The 9 miles home

I knew exactly where I was going so I didn’t have any concerns about getting lost. I knew there were some rolling hills but nothing like we had in Breakheart. At the water stop I took a gel and that helped re-energize me. Mile 9 came in at 9:09 and the next two miles were both under 9:00.

Sunday Long Run water stop, Jackie Ecker
MRC Water Stop – Courtesy: Jackie Ecker

Miles 12 through 17 were under 9:47. Not great but my knee was acting up and I was beyond the range of any run in the past few months. It was to be expected.

At mile 18 I had to walk. This was a training run and there wasn’t a gold medal waiting for me or anyone else at the end. I was exhausted, sore and cold and wet. A splendid combination.

Probably around mile 16 I started bargaining with my self. I kept thinking of UMaine’s Coach John Winkin. In addition to being a very successful baseball coach at Maine he was also an avid runner.

Many times I would see him jogging on the roads near the UMaine campus. He often wore what looked like a cotton warm-up suit and never looked like he was running. When I was at Maine he was in his late 60s and looked trimmer than most students.

I kept telling myself to run like Coach Winkin, slow and steady. If he could do it at 65+, it would get a youngster like me home!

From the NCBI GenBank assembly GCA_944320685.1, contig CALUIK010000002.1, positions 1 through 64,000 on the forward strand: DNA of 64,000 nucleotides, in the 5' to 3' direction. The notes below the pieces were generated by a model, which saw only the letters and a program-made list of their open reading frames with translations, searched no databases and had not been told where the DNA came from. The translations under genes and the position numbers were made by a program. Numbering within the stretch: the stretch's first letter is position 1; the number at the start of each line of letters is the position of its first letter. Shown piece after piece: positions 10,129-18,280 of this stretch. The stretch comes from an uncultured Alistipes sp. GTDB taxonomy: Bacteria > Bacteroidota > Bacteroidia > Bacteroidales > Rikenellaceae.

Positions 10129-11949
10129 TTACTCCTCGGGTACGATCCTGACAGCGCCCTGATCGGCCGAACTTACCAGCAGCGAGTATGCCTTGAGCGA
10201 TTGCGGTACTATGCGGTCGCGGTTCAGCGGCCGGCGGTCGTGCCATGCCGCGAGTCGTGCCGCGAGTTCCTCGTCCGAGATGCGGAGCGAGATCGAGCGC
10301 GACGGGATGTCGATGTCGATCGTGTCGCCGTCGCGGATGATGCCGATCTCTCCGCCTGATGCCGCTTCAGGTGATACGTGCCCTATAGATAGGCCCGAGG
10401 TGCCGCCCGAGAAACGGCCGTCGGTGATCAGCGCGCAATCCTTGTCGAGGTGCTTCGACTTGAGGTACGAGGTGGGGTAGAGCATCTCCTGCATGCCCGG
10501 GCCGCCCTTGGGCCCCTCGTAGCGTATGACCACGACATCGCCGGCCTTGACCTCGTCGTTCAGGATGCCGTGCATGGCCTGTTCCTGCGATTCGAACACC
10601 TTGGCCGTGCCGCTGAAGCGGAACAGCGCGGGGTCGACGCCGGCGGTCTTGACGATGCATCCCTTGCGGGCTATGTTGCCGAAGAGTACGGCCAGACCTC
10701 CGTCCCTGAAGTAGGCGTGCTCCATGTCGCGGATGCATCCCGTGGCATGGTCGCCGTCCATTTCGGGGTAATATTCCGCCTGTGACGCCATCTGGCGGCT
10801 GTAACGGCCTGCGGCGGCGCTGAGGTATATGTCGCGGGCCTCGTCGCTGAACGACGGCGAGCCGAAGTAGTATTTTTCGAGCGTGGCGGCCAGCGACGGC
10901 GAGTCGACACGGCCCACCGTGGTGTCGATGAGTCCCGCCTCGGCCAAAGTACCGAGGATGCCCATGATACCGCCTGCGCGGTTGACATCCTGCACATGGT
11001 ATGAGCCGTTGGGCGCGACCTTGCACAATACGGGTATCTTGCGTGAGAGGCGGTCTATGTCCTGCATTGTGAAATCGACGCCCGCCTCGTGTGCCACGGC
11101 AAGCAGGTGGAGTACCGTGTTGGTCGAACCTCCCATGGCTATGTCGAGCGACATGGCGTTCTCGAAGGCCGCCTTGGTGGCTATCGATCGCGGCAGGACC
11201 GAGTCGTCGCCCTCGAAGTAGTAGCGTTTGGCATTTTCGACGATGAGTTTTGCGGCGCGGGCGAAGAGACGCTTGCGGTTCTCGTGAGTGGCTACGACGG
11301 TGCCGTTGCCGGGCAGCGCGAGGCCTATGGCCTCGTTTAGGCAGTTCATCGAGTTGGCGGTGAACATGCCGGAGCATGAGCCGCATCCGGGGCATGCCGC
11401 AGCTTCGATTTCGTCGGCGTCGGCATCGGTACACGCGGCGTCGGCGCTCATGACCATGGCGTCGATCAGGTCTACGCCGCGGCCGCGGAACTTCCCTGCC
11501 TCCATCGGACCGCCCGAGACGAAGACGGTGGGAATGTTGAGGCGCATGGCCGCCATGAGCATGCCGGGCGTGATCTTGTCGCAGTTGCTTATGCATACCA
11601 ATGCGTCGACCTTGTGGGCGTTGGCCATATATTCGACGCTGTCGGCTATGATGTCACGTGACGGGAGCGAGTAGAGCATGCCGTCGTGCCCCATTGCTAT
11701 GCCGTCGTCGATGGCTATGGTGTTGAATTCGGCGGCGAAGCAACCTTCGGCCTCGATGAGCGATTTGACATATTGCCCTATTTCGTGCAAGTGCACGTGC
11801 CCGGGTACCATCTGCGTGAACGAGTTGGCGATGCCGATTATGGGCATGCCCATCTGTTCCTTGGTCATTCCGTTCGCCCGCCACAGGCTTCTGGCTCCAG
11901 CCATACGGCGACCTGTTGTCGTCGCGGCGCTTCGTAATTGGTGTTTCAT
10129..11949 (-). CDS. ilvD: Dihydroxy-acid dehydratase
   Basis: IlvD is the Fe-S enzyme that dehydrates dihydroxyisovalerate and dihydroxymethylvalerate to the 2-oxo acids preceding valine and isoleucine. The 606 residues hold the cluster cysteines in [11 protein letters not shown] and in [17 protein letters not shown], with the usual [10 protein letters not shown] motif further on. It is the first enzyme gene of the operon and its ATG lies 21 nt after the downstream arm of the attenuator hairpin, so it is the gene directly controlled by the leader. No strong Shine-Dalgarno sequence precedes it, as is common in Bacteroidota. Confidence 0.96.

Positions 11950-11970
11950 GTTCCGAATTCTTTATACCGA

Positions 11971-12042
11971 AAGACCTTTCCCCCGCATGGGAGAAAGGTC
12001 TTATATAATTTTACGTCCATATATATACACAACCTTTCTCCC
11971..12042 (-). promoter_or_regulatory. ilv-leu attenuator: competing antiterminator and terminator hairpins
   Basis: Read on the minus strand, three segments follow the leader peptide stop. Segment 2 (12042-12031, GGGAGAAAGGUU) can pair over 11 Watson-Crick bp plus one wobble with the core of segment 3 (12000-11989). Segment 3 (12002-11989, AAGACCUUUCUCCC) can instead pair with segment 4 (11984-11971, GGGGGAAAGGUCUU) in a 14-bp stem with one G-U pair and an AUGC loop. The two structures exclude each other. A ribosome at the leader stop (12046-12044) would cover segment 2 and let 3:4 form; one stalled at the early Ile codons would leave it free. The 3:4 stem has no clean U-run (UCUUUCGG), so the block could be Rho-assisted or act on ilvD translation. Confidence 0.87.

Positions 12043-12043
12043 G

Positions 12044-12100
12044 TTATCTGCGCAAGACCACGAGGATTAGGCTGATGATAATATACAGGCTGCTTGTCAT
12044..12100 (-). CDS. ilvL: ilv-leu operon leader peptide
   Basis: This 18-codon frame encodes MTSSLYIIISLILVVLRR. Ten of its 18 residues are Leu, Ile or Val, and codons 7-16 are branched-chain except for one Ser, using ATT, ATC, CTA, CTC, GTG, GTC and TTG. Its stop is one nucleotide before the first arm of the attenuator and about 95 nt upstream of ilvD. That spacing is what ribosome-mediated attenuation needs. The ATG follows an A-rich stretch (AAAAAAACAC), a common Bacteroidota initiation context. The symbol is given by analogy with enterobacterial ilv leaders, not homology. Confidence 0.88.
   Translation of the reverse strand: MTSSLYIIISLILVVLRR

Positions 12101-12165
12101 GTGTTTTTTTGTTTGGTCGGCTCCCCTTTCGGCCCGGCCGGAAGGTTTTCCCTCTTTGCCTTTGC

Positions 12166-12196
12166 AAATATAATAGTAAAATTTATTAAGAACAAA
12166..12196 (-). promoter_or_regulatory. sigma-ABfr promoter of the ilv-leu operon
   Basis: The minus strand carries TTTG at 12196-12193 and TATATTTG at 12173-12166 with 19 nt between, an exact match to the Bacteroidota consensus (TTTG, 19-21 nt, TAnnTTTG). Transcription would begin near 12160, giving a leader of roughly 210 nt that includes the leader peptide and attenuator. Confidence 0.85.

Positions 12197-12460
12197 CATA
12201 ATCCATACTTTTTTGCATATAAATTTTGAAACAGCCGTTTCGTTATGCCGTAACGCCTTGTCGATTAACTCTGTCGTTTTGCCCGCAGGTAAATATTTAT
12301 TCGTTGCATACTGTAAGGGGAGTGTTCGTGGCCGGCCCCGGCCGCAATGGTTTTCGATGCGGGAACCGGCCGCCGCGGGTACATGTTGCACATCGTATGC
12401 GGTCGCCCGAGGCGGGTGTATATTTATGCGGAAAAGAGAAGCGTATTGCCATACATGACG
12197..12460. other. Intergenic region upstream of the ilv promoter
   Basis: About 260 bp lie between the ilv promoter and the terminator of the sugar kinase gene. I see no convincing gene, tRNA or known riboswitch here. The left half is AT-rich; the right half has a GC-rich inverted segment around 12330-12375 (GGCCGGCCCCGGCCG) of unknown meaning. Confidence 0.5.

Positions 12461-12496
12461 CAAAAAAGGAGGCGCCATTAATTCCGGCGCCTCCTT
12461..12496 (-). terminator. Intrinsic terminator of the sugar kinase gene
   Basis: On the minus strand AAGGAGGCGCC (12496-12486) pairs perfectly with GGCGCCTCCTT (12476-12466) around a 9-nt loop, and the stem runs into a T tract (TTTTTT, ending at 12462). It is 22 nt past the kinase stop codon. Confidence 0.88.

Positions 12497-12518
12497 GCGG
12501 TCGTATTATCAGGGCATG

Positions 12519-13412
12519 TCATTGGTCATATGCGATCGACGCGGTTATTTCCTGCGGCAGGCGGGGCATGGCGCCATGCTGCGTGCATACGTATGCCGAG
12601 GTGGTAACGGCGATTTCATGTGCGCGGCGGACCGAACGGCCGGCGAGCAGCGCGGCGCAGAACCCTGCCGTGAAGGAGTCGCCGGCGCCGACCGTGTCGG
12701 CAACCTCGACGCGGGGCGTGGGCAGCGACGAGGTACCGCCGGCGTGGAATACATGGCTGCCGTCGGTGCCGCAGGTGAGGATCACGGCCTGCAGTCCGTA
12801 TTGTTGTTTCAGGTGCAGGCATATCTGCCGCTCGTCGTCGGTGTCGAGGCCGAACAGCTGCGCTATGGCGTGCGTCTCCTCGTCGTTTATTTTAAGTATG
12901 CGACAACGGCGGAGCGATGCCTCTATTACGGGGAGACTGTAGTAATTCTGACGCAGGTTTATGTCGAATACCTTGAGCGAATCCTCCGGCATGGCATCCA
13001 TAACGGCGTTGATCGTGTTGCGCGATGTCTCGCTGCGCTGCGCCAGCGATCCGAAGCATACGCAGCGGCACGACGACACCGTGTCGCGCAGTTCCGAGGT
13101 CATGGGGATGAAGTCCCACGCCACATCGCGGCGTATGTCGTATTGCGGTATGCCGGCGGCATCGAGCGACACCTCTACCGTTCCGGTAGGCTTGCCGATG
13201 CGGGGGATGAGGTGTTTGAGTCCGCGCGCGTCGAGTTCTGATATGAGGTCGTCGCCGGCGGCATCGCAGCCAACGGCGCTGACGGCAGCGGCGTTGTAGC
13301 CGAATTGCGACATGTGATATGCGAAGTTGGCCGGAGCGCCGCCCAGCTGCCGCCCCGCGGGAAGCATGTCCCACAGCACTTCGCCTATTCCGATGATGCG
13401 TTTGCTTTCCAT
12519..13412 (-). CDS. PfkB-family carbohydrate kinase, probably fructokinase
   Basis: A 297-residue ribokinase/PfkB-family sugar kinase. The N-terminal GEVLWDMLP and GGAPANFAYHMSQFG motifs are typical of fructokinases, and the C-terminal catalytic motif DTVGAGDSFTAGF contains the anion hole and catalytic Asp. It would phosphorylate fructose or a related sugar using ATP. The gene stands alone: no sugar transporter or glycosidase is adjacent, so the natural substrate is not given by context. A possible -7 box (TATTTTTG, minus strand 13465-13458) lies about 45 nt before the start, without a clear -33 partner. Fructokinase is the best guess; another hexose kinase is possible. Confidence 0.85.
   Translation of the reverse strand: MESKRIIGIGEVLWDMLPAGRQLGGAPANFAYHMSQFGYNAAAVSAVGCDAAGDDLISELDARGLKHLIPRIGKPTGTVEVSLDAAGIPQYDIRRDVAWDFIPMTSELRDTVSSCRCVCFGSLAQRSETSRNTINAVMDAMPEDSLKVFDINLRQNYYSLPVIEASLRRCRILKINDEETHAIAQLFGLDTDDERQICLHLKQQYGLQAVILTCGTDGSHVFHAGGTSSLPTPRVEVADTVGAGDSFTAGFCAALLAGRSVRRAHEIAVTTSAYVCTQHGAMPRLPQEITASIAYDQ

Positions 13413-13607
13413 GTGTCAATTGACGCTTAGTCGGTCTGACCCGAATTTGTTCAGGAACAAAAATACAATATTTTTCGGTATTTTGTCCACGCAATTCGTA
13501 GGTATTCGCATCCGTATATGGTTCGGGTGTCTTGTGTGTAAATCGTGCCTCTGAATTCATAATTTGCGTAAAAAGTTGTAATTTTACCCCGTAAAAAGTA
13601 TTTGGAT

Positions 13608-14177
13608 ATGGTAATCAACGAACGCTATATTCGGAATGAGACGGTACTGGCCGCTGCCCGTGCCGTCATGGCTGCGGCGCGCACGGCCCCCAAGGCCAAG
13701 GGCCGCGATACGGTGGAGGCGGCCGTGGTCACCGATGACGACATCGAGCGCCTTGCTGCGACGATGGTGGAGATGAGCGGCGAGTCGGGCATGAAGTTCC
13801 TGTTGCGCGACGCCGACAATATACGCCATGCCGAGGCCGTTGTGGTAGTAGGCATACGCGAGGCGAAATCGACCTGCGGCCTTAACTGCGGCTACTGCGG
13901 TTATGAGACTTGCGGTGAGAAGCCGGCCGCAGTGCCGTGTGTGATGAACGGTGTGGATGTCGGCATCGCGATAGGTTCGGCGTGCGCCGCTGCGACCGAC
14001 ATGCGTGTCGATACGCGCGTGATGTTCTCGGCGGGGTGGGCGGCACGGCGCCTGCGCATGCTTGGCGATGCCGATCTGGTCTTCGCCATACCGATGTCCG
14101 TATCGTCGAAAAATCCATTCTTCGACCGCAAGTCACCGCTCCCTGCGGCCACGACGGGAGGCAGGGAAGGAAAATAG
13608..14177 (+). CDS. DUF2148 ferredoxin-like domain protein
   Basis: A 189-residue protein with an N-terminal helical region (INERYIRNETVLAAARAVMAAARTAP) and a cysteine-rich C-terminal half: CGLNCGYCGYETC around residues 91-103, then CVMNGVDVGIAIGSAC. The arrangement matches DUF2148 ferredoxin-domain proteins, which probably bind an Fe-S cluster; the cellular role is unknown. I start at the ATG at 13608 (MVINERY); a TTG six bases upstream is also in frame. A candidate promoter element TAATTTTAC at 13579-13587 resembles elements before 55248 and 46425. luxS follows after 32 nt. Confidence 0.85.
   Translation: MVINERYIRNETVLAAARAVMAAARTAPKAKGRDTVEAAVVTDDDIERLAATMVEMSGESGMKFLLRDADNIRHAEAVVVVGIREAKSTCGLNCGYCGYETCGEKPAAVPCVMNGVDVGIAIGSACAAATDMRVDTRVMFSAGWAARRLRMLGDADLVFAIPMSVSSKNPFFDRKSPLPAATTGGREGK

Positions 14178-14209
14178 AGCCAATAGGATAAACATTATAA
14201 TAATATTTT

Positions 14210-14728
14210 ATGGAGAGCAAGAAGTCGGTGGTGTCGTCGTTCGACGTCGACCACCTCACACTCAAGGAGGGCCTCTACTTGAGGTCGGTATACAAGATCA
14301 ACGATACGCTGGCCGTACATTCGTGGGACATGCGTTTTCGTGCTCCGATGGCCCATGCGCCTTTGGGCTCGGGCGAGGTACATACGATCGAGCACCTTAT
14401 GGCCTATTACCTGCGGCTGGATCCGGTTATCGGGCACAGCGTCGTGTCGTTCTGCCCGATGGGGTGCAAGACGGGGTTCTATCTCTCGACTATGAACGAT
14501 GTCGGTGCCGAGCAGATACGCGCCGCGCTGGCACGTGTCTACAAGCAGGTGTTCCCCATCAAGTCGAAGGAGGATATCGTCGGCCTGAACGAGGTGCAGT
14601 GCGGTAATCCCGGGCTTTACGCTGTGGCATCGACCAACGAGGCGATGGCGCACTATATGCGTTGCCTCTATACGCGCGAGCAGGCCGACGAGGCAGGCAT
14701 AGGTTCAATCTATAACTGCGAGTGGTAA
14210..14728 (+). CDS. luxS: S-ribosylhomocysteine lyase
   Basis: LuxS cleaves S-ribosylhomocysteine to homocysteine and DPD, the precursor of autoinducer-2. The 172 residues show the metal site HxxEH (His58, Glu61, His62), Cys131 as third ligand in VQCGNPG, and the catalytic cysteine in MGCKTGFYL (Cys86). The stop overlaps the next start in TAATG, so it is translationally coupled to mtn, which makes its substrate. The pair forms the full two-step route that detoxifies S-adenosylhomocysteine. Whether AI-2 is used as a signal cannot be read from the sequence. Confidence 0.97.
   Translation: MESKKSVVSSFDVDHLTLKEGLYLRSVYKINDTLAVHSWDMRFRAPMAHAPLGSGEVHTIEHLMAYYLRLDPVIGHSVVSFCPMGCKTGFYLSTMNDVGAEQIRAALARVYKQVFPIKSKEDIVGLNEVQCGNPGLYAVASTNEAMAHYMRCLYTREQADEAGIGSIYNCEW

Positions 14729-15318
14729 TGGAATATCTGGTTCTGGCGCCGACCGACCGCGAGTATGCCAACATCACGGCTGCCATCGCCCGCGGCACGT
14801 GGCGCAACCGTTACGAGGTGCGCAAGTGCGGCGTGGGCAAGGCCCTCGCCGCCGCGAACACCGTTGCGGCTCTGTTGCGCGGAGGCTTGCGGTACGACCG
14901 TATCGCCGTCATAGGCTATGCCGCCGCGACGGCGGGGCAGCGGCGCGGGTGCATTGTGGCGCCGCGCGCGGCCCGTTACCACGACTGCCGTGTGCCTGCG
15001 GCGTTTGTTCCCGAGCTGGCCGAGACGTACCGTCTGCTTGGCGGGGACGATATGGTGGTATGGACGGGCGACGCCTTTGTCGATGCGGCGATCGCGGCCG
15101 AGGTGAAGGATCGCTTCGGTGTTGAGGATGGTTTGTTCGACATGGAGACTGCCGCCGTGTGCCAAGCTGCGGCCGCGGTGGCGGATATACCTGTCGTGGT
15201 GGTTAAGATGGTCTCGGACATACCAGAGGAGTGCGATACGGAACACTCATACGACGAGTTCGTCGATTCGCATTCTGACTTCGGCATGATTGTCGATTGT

When my knee hurt I thought about Lindsey Vonn. I’ve been watching the Pyeongchang 2018 Winter Olympics for the past two weeks. It’s easy to get inspired by many of these athlete’s stories.  No one gets to The Olympics by being born rich or pretty. No one gets to The Olympics without hard work, sacrifice and enduring a lot of pain at times.

Lindsey seems to have endured more pain than many, but she still gets out there and lays it all on the line for every run down those slopes.

I don’t have Team USA, a slew of medical professionals behind me or Lindsey’s level of motivation.

But I do have my level of motivation. A level of motivation that has gotten me to the finish line on Boylston Street seven times. I’m not a World Class athlete, but I know what needs to be done to succeed at my level.

So with Coach Winkin and Lindsey Vonn to inspire me, I bargained with my self to get to the next intersection. There were a few times when I had to walk. There were times when I jogged like Winkin.

With all of that, mile 17 came in at 9:47 and mile 18 came in at 12:10. It took me 2:55 to run 18 miles for an average pace of 9:43. If this were a marathon I have no doubt that the last 8.2 miles would all have been 12 minute miles.

Fortunately this was a training run and I have six more weeks of training.

Run well my Friends!

Andy

Author: OmniRunner

9X Boston Marathon finisher, 17X marathons total. Sharing my love for running and the fun adventures and lessons that come with it. Helping non-profits increase fundraising and new runners celebrate their First 5K.

Tell us what you think

This site uses Akismet to reduce spam. Learn how your comment data is processed.